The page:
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furrukh
03-14-2004, 07:09 AM
Hey guys,
Currently i am making my post work out protien shakes, blending milk,2-3 egg whites and a few pieces of tofu. Is it a good receipe?I am doing it cause my personal instructor has discouraged me to use supplemets like whey powder at the current stage of my program.

Cheers

Isaac Wilkins
03-14-2004, 07:46 AM
If you don't use protein powders, that's fine. I'd drink some of that drink before you lift, though. Those ingredients are a bit slower digesting, and if you wait until after you work out to consume them you may miss your ideal window of opportunity. Just split your shake before and after you lift.

chris mason
03-14-2004, 09:17 AM
What is with these personal trainers????

Why exactly is the trainer advising you not to consume a protein powder "at this time"?

furrukh
03-15-2004, 04:20 AM
Well Chris it surprised me too, and when i asked him he said that right now i am in the first stage of my periodisation program that is reaching a target of 8-12 reps per set, and if i consume protien powders, the unused portion of them would be stored as fat around my belly. So he advised me to consume protien rich food like eggs, milk, turkey and chicken breasts, salmon, tuna and tofu, and after 12 weeks approximately when i go to my strength training stage then i shall start consuming some protien supplements

Isaac Wilkins
03-15-2004, 05:07 AM
Protein is protein, man, in the way that you can gain just as much fat from food sources as you can from an equal calorie amount of protein powder. Obviously there are digestion rate and glycemic response differences, but it's minimal.

Anthony
03-15-2004, 05:38 AM
What's the difference if you eat 40g of protein from eggs or 40g of protein from a protein powder? I used 40g as an example number ...

prof
03-15-2004, 09:55 AM
workout time, you need some fast absorbing nutrients, whey protien with dextrose will be fine, followed by a good meal within a 2 hour window of working out

and belly fat comes from a surplus of calories, whatever you eat

personal trainers.......why I oughta!!!

geoffgarcia
03-15-2004, 10:14 AM
What's the difference if you eat 40g of protein from eggs or 40g of protein from a protein powder? I used 40g as an example number ...
all protein is not created equal...

1) Protein Digestibility Corrected Amino Acid Score (PDCAAS)
2) Protein/Efficiency Ratio(PER)
3) Biological Value (BV)
4) Protein Digestibility %(PD)
WPC_____________________ 1.00___ 3.6___ 104___ 95
Whole Egg________________ 1.00___ 3.8___ 100___ 98
Casein____________________ 1.00___ 2.9___ 77___ 99
Soy Protein Concentrate_____ 0.99___ 2.2___ 74___ 95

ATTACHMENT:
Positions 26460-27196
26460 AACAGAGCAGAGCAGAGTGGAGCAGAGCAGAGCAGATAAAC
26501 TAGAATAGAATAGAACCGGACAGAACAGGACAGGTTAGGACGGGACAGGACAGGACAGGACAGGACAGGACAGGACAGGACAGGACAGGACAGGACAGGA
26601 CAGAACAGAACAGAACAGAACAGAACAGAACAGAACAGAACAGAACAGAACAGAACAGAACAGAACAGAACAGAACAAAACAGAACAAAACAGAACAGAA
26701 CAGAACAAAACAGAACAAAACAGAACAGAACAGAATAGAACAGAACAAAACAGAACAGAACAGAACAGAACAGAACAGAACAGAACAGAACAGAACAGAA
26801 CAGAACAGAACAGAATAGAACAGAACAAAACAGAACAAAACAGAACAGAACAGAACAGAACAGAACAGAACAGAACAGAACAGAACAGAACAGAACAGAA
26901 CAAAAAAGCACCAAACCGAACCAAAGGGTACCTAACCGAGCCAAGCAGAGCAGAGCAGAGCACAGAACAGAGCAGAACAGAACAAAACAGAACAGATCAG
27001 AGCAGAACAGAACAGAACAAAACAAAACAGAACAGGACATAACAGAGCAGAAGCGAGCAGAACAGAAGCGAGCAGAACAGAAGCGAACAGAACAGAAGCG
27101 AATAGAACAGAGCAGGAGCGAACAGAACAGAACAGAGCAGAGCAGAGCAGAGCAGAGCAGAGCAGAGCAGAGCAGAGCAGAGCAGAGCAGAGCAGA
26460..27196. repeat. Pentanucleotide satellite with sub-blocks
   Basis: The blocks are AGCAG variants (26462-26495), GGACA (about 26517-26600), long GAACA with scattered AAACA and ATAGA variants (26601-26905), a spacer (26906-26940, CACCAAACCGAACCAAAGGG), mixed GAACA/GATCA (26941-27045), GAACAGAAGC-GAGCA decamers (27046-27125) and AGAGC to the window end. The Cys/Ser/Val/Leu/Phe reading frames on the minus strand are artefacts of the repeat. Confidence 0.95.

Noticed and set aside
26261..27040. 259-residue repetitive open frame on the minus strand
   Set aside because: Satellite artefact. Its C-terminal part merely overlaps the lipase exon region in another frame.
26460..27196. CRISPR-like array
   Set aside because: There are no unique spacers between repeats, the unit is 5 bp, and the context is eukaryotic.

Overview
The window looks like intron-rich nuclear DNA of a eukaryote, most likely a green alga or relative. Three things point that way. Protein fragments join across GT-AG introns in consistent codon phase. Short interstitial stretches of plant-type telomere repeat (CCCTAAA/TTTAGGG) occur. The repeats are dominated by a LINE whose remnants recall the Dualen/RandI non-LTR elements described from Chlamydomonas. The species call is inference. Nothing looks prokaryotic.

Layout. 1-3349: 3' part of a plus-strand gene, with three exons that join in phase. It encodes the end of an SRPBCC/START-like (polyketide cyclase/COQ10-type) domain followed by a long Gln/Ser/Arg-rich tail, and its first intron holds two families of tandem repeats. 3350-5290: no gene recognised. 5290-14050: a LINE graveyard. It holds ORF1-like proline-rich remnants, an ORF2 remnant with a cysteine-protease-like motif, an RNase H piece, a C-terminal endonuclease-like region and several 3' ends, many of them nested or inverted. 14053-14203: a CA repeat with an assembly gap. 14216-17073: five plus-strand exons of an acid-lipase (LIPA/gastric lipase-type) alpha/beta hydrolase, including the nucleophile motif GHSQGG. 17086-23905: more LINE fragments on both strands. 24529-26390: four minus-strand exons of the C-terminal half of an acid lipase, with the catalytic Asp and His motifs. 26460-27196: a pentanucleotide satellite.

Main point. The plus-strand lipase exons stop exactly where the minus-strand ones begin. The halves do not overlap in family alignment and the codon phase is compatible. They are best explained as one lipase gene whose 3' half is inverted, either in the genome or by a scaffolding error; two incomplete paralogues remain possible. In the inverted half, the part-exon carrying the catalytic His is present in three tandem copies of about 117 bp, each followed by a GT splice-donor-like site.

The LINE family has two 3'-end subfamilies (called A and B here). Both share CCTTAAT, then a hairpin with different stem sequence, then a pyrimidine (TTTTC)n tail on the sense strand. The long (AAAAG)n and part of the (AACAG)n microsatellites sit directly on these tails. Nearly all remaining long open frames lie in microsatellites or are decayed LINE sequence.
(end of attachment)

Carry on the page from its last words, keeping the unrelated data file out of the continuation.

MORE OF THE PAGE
Beef______________________ 0.92___ 2.9___ 80___ 98
Wheat Gluten______________ 0.25___ 0.34___ 54___ 91
http://www.allthewhey.com/compare.html#Anchor-Testosteron-51620

furrukh
03-16-2004, 12:17 AM
Well all my favourite members have contributed here ( G'day professor and geoffgarcia). All right then i shall go out and shop for some whey powders, what do you boys think of "Designer Whey Powder"?, but till i get it would a protien shake by blending no fat milk(approximately 250 ml=13.3 g of protien),2-3 egg whites(hard boiled),few pieces of tofu and a handful of blackberries be effective? and after 2 hours of consuming the protien powder i have dinner comprising of boiled brocolli, carrots, half an onion, 3-4 olives and two pieces of turkey breast. Waht do you think?

Anthony
03-16-2004, 04:23 AM
Geoff, I meant in terms of calories. However, I don't think a protein powder will make you any bigger/stronger than if you ate steak/chicken/fish. Although, it will make it easier to control calories as Chris said. I mean, what kind of protein powder do you think Arthur Saxon was drinking?

I'm not trying to turn you off of protein powders (drinking a Nitrean shake right now). I'm just saying there's not much difference between real food and protein powders other than convenience.

furrukh
03-16-2004, 04:30 AM
Well Anthony i am new to the supplements world, i obvioulsy am not as knowledgeable as you or any of the other senior members, but the only thing i know that being on a student budget and eating rich protien foods is killing my pocket, whereas on the other hand side a bucket of protien powder would cost me like Aus$55.00 and would last me a couple of months atleast. I would leave this for further discussions/arguments. Cheers

prof
03-16-2004, 04:49 AM
reading on t-mag they say that a quickly absorbing protein with simple sugers such as glucose is needed before during and after training ideally, then slower digesting proteins in your next meal. Agreed to gain you need to be in a calorie surplus

furrukh
03-16-2004, 05:00 AM
Professor its always a pleasure reading your comments, so in plain simple english what should i do(that is drink in terms of protien shakes)

prof
03-16-2004, 05:08 AM
well I am no expert, I just use 80g of protein powder + 60g of dextrose with water, drink half before and half after training. Then within 2 hours of training I eat a proper meal, with a decent helping of carbs, i eat more carbs after training than in other times of the day.

I use water cos I don't process milk very well. the shake is counted in my overall calories for the day